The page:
This is one of those things that has been developed not because of classes at A&M or anything like that but because of living up at A&M without relying on my mom to make my food.
It seems like a simple thing. Everyone moves away from home at some point, but you have to understand; my mother is not a good cook she is a wonderful cook. If you could find a word greater than wonderful, then please forget I said wonderful and insert your word.
This makes it nerve-racking when I try and cook at home. It’s daunting. Have you ever thought what it would feel like to make something people tell you is good but you know it isn’t as good as Teresa’s.
Here lately, however, I have embraced the challenge! You’ll be seeing recipes that have run in our family, new recipes I figured I try out to get ahead of my mom and stories that influence my family’s cooking traditions.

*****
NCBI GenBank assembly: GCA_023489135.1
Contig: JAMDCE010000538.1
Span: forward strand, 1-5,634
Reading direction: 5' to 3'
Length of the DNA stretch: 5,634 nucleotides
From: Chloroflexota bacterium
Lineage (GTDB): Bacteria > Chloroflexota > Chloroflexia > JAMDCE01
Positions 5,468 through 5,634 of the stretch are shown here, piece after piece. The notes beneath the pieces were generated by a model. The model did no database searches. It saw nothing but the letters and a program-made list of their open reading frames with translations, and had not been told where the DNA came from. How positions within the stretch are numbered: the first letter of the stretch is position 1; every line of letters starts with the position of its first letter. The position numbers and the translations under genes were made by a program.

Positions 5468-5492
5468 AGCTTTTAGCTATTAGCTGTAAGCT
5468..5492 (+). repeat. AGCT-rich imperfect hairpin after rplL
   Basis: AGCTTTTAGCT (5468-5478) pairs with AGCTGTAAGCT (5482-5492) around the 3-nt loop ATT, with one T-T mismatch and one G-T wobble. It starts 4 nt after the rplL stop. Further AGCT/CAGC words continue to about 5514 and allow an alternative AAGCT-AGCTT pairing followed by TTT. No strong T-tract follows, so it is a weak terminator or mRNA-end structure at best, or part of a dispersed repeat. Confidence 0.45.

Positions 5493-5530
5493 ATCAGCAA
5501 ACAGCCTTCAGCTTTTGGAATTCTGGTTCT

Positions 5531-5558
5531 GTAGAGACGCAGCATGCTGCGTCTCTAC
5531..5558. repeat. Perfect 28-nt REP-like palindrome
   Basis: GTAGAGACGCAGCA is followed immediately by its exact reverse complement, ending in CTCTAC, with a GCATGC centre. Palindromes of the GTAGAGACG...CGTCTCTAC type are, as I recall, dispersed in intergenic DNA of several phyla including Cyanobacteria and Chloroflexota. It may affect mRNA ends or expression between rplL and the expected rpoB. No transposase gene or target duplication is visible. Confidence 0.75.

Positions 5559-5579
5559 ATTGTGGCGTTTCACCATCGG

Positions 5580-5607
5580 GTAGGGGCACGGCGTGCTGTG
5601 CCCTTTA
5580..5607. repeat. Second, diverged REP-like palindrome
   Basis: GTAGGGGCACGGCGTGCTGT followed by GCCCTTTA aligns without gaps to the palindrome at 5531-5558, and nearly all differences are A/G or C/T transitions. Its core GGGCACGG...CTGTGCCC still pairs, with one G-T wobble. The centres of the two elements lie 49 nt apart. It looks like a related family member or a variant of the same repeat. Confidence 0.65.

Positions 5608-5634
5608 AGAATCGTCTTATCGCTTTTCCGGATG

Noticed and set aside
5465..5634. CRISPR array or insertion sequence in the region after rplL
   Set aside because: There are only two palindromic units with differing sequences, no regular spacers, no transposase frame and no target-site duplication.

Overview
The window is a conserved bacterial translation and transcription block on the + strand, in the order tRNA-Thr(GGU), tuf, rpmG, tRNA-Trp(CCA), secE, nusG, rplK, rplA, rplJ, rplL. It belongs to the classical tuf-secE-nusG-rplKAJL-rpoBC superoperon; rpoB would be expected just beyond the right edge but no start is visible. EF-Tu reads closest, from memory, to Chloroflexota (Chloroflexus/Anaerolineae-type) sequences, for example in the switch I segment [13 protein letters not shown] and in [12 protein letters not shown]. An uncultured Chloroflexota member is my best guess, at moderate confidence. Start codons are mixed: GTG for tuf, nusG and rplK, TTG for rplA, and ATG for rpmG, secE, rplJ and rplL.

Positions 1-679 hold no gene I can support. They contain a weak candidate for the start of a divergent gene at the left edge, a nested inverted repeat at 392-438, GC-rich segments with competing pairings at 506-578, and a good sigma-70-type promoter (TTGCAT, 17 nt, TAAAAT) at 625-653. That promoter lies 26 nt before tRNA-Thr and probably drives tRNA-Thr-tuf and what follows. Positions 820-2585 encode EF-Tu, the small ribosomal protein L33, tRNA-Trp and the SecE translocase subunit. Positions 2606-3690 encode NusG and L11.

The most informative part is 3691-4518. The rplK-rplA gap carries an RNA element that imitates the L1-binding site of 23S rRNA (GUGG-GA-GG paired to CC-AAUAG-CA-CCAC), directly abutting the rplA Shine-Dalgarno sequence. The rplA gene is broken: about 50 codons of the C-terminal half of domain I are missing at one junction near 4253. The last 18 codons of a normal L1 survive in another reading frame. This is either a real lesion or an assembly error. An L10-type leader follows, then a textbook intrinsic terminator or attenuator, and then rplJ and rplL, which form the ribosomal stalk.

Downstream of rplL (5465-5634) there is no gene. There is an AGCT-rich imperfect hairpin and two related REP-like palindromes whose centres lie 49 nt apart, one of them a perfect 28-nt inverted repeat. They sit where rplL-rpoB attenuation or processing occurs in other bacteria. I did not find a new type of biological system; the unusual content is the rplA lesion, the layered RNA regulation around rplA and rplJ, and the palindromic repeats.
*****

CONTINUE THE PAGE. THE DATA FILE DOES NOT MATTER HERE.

One of the few things I love more than Texas A&M, is my family. And when I refer to family, I am not one of those who is talking about just their mom, dad, and siblings. Don’t get me wrong, I think that family is what makes you happy so it has to be defined by you and only you. However, for me my family includes not only my parents and siblings, but my grandparents, uncles, aunts, cousins, and the rest of my extended family. I have grown up immersed in family. Reunions, holidays, birthdays, Sundays and any other day we just feel like seeing each other I am with my family.
The thing is though, my family is characterized by the Tschirharts and the Rihns, my dad and my mom’s families. In this blog, I will specifically talk about the Rihn tradition of cooking, but I will also reference the Tschirharts because we have different traditions that I appreciate. And also to clarify, Granny is the Rihn, and Grandma and Grandpa are the Tschirharts.